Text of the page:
The Brill Dictionary of Religion

Get access Subject: Religious Studies
Edited by: Kocku von Stuckrad

The impressively comprehensive Brill Dictionary of Religion (BDR) Online addresses religion as an element of daily life and public discourse, is richly illustrated and with more than 500 entries, the Brill Dictionary of Religion Online is a multi-media reference source on the many and various forms of religious commitment. The Brill Dictionary of Religion Online addresses the different theologies and doctrinal declarations of the official institutionalized religions and gives equal weight and consideration to a multiplicity of other religious phenomena. The Brill Dictionary of Religion Online helps map out and define the networks and connections created by various religions in contemporary societies, and provides models for understanding these complex phenomena.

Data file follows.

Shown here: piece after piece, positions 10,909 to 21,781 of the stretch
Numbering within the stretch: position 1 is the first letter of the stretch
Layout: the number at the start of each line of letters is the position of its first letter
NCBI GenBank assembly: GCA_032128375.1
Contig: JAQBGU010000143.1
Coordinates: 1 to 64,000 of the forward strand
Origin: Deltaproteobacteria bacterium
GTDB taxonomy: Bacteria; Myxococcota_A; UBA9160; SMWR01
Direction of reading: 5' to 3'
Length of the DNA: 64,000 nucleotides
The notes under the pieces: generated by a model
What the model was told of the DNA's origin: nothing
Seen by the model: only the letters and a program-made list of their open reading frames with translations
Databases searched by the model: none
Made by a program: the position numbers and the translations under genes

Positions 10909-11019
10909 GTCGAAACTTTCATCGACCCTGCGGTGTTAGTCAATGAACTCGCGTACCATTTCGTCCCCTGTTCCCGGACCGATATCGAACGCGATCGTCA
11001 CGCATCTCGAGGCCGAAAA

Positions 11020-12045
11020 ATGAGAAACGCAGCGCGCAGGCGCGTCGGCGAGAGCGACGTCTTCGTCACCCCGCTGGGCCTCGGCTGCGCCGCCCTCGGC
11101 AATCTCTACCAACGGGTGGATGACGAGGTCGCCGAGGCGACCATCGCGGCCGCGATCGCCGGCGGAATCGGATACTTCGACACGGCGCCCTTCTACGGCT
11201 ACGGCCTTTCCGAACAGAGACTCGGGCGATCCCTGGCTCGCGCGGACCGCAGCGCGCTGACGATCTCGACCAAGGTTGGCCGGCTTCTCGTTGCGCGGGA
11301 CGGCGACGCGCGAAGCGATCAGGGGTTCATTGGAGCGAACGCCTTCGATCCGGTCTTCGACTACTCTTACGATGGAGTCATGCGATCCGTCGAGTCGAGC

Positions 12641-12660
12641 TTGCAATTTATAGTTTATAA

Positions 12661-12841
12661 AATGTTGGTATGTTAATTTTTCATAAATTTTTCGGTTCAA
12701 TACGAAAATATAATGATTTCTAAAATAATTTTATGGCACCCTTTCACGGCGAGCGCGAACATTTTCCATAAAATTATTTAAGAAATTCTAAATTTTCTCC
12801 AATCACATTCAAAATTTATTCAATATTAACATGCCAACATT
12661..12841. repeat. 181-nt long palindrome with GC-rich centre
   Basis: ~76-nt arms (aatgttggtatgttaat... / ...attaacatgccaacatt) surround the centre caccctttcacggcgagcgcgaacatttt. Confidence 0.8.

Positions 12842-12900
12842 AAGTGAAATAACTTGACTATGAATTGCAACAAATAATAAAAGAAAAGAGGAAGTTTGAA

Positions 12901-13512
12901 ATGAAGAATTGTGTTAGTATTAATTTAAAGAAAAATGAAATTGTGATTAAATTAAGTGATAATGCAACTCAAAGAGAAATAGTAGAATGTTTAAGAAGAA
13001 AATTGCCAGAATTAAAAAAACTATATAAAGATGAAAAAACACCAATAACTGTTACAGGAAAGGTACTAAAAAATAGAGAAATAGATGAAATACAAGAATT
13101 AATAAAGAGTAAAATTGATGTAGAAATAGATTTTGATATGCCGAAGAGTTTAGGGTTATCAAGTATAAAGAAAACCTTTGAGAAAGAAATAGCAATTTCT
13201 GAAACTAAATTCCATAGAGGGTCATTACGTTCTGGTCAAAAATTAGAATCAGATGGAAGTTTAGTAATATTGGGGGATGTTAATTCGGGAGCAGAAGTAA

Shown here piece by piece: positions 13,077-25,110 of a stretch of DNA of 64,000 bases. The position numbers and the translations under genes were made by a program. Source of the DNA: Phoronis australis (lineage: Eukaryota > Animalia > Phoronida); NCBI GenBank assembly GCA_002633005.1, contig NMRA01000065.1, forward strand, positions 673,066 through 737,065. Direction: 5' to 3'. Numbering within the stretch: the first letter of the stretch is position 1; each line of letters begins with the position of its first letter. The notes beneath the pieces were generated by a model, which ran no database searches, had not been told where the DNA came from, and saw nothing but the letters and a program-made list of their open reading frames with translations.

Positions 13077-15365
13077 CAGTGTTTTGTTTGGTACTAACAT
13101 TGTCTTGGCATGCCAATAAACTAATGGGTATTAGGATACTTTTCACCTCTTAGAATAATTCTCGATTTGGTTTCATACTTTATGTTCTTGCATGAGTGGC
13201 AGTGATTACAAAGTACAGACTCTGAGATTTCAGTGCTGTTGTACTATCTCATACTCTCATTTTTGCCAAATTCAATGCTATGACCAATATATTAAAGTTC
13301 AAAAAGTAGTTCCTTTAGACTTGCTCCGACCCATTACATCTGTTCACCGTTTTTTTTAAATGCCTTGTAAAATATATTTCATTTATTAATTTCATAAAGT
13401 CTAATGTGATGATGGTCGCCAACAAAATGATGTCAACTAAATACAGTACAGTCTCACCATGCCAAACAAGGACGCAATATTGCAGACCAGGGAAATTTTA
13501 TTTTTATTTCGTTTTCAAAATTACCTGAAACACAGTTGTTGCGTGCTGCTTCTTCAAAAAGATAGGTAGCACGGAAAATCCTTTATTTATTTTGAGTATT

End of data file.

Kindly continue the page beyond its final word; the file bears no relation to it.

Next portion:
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Oracle

(679 words)

Author(s): Bernard, Jutta
The concept ‘oracle’ (from Lat., oraculum; from orare, ‘to speak’) is strongly marked by the ancient system of prophecy. It designates, as a way of entering into contact and → communication with gods or powers, two meanings: (1) the ‘verdict,’ or answer of the deity to a concrete question, usually posed in a received formulation; and (2) the place where this sentence is pronounced, usually in ‘sacred’ locales, such as springs or glades. Thus, oracles are always the phenomenon of a particular place (as …

Oral Tradition

(2,353 words)

Author(s): Auffarth, Christoph
One could say that Western culture is coming to the end of a phase in its history, which has been characterized by literacy and the dominance of the written texts. Technologies like telephone and radio as well as computers controlled by speech contribute to the rise of a new type of oral tradition, as do cultural trends toward deviating from traditional prescribed texts or agendas, such as the value placed on improvisation in → music, → theater and religious services. The current emphasis on → d…

Order/Brotherhoods

(618 words)

Author(s): Bechmann, Hendrik